- Missile and projectile guidance: GPS allows accurate targeting of various military weapons including ICBMs, cruise missiles and precision-guided munitions. Artillery projectiles with embedded GPS receivers able to withstand accelerations of 12,000g's or about 117,600 meters/second2 have been developed for use in 155 mm howitzers.
- Search and Rescue: Downed pilots can be located faster if they have a GPS receiver.
- Reconnaissance and Map Creation: The military use GPS extensively to aid mapping and reconnaissance.
- The GPS satellites also carry a set of nuclear detonation detectors consisting of an optical sensor (Y-sensor), an X-ray sensor, a dosimeter, and an electromagnetic pulse (EMP) sensor (W-sensor) which form a major portion of the United States Nuclear Detonation Detection System.
Many civilian applications benefit from GPS signals, using one or more of three basic components of the GPS: absolute location, relative movement, and time transfer.
The ability to determine the receiver's absolute location allows GPS receivers to perform as a surveying tool or as an aid to navigation. The capacity to determine relative movement enables a receiver to calculate local velocity and orientation, useful in vessels or observations of the Earth. Being able to synchronize clocks to exacting standards enables time transfer, which is critical in large communication and observation systems. An example is CDMA digital cellular. Each base station has a GPS timing receiver to synchronize its spreading codes with other base stations to facilitate inter-cell hand off and support hybrid GPS/CDMA positioning of mobiles for emergency calls and other applications. Finally, GPS enables researchers to explore the Earth environment including the atmosphere, ionosphere and gravity field. GPS survey equipment has revolutionized tectonics by directly measuring the motion of faults in earthquakes.
The U.S. Government controls the export of some civilian receivers. All GPS receivers capable of functioning above 18 km (60,000 ft) altitude and 515 m/s (1,000 knots) are classified as munitions (weapons) for which U.S. State Department export licenses are required. These parameters are clearly chosen to prevent use of a receiver in a ballistic missile. It would not prevent use in a cruise missile since their altitudes and speeds are similar to those of ordinary aircraft.
This rule applies even to otherwise purely civilian units that only receive the L1 frequency and the C/A code and cannot correct for SA, etc.
Disabling operation above these limits exempts the receiver from classification as a munition. Different vendors have interpreted these limitations differently. The rule specifies operation above 18 km and 515 m/s, but some receivers stop operating at 18 km even when stationary. This has caused problems with some amateur radio balloon launches as they regularly reach 100,000 feet (30 km).
GPS tours are also an example of civilian use. The GPS is used to determine which content to display. For instance, when approaching a monument it would tell you about the monument.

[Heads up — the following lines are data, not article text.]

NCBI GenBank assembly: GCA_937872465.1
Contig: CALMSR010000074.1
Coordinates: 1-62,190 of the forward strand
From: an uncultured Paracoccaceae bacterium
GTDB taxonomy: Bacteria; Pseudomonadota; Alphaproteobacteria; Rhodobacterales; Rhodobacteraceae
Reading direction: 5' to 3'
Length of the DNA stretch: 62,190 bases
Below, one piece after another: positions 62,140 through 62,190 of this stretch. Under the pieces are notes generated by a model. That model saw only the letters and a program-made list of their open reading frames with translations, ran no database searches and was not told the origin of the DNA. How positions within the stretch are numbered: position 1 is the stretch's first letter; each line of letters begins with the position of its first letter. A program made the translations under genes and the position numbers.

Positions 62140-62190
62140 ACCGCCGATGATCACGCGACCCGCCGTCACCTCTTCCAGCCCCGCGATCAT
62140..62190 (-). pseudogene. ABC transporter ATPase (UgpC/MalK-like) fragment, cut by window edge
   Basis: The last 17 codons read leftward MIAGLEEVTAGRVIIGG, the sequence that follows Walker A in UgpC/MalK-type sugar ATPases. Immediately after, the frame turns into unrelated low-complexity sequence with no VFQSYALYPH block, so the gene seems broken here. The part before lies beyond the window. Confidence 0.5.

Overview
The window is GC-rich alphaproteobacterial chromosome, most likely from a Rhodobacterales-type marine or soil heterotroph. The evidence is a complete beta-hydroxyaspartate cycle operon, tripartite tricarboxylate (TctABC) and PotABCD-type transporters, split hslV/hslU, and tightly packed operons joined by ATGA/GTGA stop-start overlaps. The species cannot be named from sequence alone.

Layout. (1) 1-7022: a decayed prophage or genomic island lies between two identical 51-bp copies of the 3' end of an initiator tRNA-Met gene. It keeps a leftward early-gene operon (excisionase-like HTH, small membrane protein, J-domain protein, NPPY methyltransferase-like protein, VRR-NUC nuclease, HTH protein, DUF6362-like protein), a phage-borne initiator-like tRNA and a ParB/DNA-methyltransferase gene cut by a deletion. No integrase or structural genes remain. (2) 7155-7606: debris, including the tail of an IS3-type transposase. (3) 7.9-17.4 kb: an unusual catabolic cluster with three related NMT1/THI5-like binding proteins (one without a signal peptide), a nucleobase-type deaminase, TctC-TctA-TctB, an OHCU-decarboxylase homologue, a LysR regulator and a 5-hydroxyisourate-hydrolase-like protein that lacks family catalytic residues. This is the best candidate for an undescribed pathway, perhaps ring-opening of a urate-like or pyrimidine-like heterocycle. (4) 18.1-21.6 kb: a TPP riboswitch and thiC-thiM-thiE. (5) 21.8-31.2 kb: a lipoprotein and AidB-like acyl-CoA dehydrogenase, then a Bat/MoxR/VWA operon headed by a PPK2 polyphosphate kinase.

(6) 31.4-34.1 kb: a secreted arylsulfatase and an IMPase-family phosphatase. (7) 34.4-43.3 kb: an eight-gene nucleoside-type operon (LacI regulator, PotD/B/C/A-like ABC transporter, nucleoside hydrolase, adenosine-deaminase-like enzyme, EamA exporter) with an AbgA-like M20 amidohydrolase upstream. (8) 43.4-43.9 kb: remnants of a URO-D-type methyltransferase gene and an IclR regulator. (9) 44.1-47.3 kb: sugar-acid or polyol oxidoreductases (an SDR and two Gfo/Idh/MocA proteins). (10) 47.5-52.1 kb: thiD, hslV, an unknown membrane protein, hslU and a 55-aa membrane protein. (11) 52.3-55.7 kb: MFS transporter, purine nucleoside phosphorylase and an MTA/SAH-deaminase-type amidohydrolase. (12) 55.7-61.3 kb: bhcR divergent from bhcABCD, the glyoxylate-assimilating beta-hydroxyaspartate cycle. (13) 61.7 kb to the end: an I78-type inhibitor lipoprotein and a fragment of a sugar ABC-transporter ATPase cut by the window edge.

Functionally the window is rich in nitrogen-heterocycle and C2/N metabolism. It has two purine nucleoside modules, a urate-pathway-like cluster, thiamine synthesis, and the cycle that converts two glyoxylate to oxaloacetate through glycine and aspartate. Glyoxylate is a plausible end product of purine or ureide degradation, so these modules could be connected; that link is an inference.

GPS functionality has now started to move into mobile phones en masse. The first handsets with integrated GPS were launched already in the late 1990’s, and were available for broader consumer availability on networks such as those run by Nextel, Sprint and Verizon in 2002 in response to U.S. FCC mandates for handset positioning in emergency calls. Capabilities for access by third party software developers to these features were slower in coming, with Nextel opening up those APIs upon launch to any developer, Sprint following in 2006, and Verizon soon thereafter.
GPS Pet Tracking devices use the same network of satellites to pinpoint and transmit information about the whereabouts of a missing pet. These devices are normally attached to the collar of the pet and are to be worn at all times. A GPS pet tracking system will then offer 24/7 tracking of a pet’s location via mobile or Internet updates. GPS Pet Tracking Systems may use either radio waves or cell phones to transmit information and receive signals.
Two GPS developers received the National Academy of Engineering Charles Stark Draper Prize for 2003:
- Ivan Getting, emeritus president of The Aerospace Corporation and engineer at the Massachusetts Institute of Technology, established the basis for GPS, improving on the World War II land-based radio system called LORAN (Long-range Radio Aid to Navigation).
- Bradford Parkinson, professor of aeronautics and astronautics at Stanford University, conceived the present satellite-based system in the early 1960s and developed it in conjunction with the U.S. Air Force. Parkinson served twenty-one years in the Air Force, from 1957 to 1978, and retired with the rank of colonel.
One GPS developer, Roger L. Easton, received the National Medal of Technology on February 13, 2006 at the White House.
On February 10, 1993, the National Aeronautic Association selected the Global Positioning System Team as winners of the 1992 Robert J. Collier Trophy, the most prestigious aviation award in the United States. This team consists of researchers from the Naval Research Laboratory, the U.S. Air Force, the Aerospace Corporation, Rockwell International Corporation, and IBM Federal Systems Company. The citation accompanying the presentation of the trophy honors the GPS Team "for the most significant development for safe and efficient navigation and surveillance of air and spacecraft since the introduction of radio navigation 50 years ago."